Additionally, LaMoine apologized to the parish for the actions of the Cihak family. “I have personally spent much time talking to them face to face about their unwillingness to accept the teaching of the Church on marriage but to no avail,” he wrote. LaMoine told a local news source, Detroit Lakes Online, that the situation “has caused a great upheaval and a lot of hurt in the parish over this whole thing, but the family has really pushed this.”
The Minnesota teen certainly isn't the only individual to be called to account in recent weeks for views contrary to Church teaching. During a debate with Republican opponent Paul Ryan in October, Vice President Joe Biden, a supposedly practicing Catholic, expressed his defiance for the Church's absolute prohibition on abortion. While claiming that “my religion defines who I am, and I have been a practicing Catholic my whole life,” Biden qualified his commitment to his faith on the issue of legalized infanticide. “I accept my church’s position on abortion as what we call de fide doctrine,” Biden intoned. “Life begins at conception. That’s the church’s judgment. I accept it in my personal life. But I refuse to impose it on equally devout Christian and Muslims and Jews, and I just refuse to impose that on others.” He added that “I do not believe that we have a right to tell other people that … they can’t control their body. It is a decision between them and their doctor, in my view, and the Supreme Court. I am not going to interfere with that.”
Biden's comments prompted Catholic leaders to point out that in his 1995 encyclical letter, Evangelium Vitae, Pope John Paul II confirmed that laws “which authorize and promote abortion and euthanasia are ... radically opposed not only to the good of the individual but also to the common good; as such they are completely lacking in authentic juridical validity.” The Pope added that “abortion and euthanasia are thus crimes which no human law can claim to legitimize. There is no obligation in conscience to obey such laws; instead there is a grave and clear obligation to oppose them by conscientious objection.”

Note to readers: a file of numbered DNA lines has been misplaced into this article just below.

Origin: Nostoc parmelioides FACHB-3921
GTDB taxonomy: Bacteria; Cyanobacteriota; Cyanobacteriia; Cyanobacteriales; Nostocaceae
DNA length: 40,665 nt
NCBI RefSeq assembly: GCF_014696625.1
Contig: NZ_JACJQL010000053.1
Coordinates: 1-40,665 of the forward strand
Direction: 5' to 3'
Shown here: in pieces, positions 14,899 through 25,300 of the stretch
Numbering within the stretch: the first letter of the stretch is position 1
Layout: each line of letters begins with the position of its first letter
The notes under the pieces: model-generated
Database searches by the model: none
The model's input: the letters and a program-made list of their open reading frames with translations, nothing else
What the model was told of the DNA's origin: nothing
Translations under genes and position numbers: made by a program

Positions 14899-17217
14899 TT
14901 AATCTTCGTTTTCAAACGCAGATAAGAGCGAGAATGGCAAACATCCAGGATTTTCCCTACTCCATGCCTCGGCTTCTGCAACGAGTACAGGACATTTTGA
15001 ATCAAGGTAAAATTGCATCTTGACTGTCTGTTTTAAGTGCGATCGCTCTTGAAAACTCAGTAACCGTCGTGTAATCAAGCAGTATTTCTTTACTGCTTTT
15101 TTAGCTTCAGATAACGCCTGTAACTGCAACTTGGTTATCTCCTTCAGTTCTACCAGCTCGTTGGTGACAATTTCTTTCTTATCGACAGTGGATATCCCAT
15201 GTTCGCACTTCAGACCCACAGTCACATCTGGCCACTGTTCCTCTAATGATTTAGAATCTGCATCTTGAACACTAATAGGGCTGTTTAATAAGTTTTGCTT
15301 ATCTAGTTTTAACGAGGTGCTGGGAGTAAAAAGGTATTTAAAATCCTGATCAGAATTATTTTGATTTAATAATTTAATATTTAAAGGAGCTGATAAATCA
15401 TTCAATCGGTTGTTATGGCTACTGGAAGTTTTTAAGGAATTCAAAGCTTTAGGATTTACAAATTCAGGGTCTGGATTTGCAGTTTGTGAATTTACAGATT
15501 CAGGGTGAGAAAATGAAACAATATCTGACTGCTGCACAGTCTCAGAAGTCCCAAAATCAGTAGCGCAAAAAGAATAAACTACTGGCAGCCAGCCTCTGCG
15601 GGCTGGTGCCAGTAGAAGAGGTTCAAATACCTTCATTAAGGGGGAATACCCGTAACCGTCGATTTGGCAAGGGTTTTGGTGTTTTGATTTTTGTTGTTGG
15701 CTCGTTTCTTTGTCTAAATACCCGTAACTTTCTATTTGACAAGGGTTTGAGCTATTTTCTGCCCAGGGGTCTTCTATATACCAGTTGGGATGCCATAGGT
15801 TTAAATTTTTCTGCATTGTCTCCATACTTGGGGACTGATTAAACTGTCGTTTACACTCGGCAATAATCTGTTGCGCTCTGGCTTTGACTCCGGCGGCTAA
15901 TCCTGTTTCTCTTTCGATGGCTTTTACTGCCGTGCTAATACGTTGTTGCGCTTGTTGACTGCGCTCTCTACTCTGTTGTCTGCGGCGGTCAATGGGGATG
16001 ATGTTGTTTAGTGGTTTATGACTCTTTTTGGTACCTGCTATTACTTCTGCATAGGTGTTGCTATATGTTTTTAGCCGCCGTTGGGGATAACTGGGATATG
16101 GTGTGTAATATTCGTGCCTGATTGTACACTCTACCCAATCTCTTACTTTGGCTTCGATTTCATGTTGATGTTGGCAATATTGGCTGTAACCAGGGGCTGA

One bishop, Michael Sheridan of Colorado Springs, responded to Biden's comments by saying during an interview with a columnist for the Colorado Springs Gazette that should the vice president find himself in that community he should forgo receiving communion. “It’s clear to me that the Code of Canon Law, Canon 915, says that a Catholic politician who publicly espouses positions that are contrary, not just to any teachings of the Church, but to serious moral teachings, should not receive Holy Communion until they recant those positions publicly,” Bishop Sheridan said.
Catholic.org reported that Sheridan's comments were a followup to his 2004 statement that there were four non-negotiable issues upon which Catholic politicians must follow Church teaching in crafting their platforms and policies: abortion, embryonic stem-cell research, euthanasia, and same-sex marriage. The Catholic website noted that “Biden has put himself on record as supporting the wrong side on each of these issues.”